• Monitoring for High Refund and Chargeback Rates. An important red flag to watch out for involves circumstances where merchants have refund or chargeback rates substantially higher than relevant industry averages for their sector. Payment processors, and companies working through payments processors, should actively monitor for such activities. Notably, NACHA guidelines emphasize the responsibility of all participants in the ACH system to monitor merchant return rates to detect and prevent fraud; thus, a formal monitoring program may be appropriate.
  • Reviewing for Date and Amount Discrepancies. Similarly, payment processor firms and other companies should periodically review and take appropriate action upon discovering discrepancies between dates and amounts debited from consumers' accounts compared to what the consumer originally authorized.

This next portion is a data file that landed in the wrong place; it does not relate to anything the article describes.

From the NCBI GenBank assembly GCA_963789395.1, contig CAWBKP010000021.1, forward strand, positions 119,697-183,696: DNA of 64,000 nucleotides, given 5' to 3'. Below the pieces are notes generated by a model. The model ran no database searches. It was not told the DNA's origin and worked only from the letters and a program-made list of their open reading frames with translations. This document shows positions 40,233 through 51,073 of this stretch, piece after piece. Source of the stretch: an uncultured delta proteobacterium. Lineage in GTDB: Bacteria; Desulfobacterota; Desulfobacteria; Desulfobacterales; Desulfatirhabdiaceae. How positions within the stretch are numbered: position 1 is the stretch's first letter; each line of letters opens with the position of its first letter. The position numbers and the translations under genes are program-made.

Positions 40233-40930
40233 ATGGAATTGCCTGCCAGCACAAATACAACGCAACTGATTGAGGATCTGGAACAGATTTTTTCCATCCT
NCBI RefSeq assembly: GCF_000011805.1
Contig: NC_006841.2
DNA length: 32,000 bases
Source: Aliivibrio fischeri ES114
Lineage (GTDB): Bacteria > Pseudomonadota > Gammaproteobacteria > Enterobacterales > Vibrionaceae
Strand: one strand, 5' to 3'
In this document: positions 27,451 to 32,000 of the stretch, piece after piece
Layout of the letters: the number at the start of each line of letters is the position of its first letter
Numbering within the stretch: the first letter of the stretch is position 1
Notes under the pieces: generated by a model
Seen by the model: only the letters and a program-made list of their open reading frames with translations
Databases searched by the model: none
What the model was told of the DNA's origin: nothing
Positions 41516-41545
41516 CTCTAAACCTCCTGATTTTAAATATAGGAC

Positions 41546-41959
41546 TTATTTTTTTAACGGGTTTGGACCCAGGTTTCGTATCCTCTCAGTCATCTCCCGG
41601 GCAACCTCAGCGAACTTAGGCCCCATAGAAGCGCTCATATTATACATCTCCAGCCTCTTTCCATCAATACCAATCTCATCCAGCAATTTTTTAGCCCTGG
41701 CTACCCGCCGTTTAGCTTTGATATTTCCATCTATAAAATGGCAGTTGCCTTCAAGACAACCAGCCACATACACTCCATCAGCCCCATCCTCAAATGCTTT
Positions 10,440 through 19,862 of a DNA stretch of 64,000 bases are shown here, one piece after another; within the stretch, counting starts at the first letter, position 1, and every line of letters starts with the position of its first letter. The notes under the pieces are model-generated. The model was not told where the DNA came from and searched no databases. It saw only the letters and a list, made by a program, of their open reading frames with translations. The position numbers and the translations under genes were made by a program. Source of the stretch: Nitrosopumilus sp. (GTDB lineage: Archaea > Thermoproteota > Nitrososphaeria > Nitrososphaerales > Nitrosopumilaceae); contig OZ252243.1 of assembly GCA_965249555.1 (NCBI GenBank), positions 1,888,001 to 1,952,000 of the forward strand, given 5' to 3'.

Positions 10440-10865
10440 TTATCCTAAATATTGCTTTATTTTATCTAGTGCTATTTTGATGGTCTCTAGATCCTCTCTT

• Customer and Consumer Complaint Monitoring. An extremely important source of information to a payment processor or a company working through a payment processor is the data, volume and distribution of merchant customer and consumer complaints related to payment processor activities. In the CFPB's pending action against Intercept, the agency alleged that the company ignored various consumer complaints that revealed payment processor deficiencies. Similarly, in the Bureau's actions against the two mobile telephone carriers discussed above, advocacy groups submitted complaints on behalf of a large group of consumers regarding third-party cramming activities. Payment processors and companies working through such firms should actively monitor both merchant customer and consumer complaints to detect possible payment processor deficiencies. In particular, payment processors should have a formal program through which they collect data on consumer complaints ( e.g., complaint information about the merchant, merchant's industry and merchant's customer base would all help track trends), as well as a structured consumer complaint response system that assures attention to addressing specific issues evidencing compliance and other program deficiencies.